Supervision, Timely Safe Rescue and Resuscitation


When individuals interact with water, it is important to have safety measures in place at the three main stages where morbidity and mortality from drowning can occur: behaviour in and around the water (supervision), removal from the water (rescue) and revival from inhaled water (CPR).  

Increasing awareness and teaching swimming and water safety skills are vital components of drowning prevention. Unfortunately, some drowning cases will still occur and while we can greatly reduce the incidence, communities must also be prepared to rescue and revive those who have been unintentionally submerged.  

These life-saving and rescue skills can be divided into three main components: good supervision of swimmers in and around the water, conducting a rescue that is quick and safe, and performing CPR. 


Adequate supervision of high traffic recreational swimming areas is an effective way to prevent drowning. Supervision should be performed by a trained lifesaver, as well as the adult parents of children who are swimming. Children aged below 18 years should never be asked to supervise other children: they do not have the physical or cognitive capacity to supervise or respond appropriately.  

Supervision by lifesavers can be static (preferably on a raised platform with a view of the entire water body) or active (lifesavers complete regular circuits around a water body). Depending on the size of the water body, two or more lifesavers may be required. A standard ratio of 1 lifesaver to 25 swimmers is often suggested. Supervisors should be constantly scanning for warning signs or high risk behaviours indicating such as: a body not moving, unsupervised children and dangerous diving or jumping.  

Timely and safe rescue

This can be performed in a number of different ways depending on the conditions, the individual in distress, the bystander’s capabilities and availability of resources, such as the presence or absence of flotation devices. Those performing a rescue must always put their safety first as an event with one individual in distress can rapidly escalate into multiple drownings if the environment is unsafe. Some important water hazards to look for when planning a rescue include: debris, fast currents, cold water or adverse weather.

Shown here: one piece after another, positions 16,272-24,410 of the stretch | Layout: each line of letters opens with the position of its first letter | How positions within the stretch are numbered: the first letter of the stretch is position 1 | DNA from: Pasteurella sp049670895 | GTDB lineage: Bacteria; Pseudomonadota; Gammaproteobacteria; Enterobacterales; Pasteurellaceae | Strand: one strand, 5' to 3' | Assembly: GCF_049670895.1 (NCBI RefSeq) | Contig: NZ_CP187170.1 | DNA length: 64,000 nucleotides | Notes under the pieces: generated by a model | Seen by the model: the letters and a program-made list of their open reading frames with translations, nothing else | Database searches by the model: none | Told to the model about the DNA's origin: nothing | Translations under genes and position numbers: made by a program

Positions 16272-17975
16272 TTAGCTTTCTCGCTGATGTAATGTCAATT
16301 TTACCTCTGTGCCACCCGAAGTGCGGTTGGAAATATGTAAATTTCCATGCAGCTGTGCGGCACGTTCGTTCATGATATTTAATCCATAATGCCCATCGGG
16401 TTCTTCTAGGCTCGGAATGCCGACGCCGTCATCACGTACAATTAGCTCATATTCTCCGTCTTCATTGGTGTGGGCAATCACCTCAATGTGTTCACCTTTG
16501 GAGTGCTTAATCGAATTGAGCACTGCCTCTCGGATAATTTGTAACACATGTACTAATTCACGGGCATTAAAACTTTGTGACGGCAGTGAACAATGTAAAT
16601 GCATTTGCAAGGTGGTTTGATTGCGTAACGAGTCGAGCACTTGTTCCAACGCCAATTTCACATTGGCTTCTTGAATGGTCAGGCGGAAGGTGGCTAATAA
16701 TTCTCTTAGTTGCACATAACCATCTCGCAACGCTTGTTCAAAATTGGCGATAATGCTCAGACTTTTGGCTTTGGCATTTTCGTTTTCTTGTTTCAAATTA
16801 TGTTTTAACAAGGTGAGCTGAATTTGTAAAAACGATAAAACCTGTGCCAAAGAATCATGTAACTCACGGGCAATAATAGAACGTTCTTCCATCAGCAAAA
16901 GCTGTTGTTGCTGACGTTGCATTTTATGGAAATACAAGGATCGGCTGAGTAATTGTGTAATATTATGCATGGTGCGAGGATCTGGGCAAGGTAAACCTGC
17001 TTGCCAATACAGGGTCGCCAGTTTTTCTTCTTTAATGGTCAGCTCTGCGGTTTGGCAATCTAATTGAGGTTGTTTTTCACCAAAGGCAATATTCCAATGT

The Royal Lifesaving Society recommends that potential rescuers always perform the following steps: 

  • Awareness of situation: be able to identify an emergency situation and accept responsibility to offer assistance 
  • Assessment: review the situation objectively and judge whether it is safe or not to perform a rescue. If it is unsafe to enter the water it may be appropriate to throw a floatation device to the individual and tow them to shore. 
  • Action: Develop an action plan and share it with others if they are present. There may be multiple actions to take and you may need to delegate who does what.  
  • Aftercare: provide first aid and CPR until professional medical help arrives/can be reached 


CPR is performed to maintain the supply of oxygen to the brain so that an unconscious individual does not suffer permanent brain damage. It is comprised of continuous cycles of 30 chest compressions followed by 2 ‘rescue breaths’. It can be performed on babies, children and adults, with modification to chest compression strength and breath volume for each. Chest compressions are the most important part of CPR and can be completed in isolation if mouth to mouth breaths are unable to be performed.  


  • Supervision, safe rescue and CPR are highly effective methods for initially preventing drowning, reducing the severity of drowning induced morbidity, and preventing drowning related mortality  
  • Once taught, these skills do not cost anything to use and can be implemented in any area   
  • Teaching safe rescue and CPR skills empowers the community and builds capacity  
  • Secondary community based teachers can be trained to teach rescue and CPR which can reduce costs and can provide remote areas with the same skill set as urban ones
  • Water users may incorrectly assume that because there are lifesavers present, they do not need to supervise their children 


  • Rescue and CPR skills are complex and will require a trained professional to teach community members 
  • It may be costly or difficult to hire these professionals and to ensure they can access remote areas 
  • CPR can only be conducted for a certain amount of time before professional medical intervention is required 
  • Individuals may risk their own lives to save others  
  • Rescue and CPR are complex skills and will require yearly refresher courses


Supervision is most appropriately implemented in high traffic recreational swimming areas as these have the greatest need and may make a financial profit which can be used to employ trained and professional lifesavers. Examples include swimming pools and beaches.  

Providing rescue and CPR training to all children and adults who have regular contact with water is an appropriate drowning prevention measure, although it may not always be feasible. Therefore, if you cannot train everyone, consider employing other techniques such as fencing, signage and boating regulations.  

For areas that receive a high volume of swimmers, hiring and training professional lifesaver may be the safest option. If costs need to be kept low, invest in their training and attempt to recruit volunteer lifesavers.  

It may also be useful to include rescue, CPR and first aid training as a mandatory requirement for adults whose occupation is requires regular contact with water. Although, this may be difficult to implement for informal or self-employed workers as there may not be an official record nor any company to absorb the costs of training.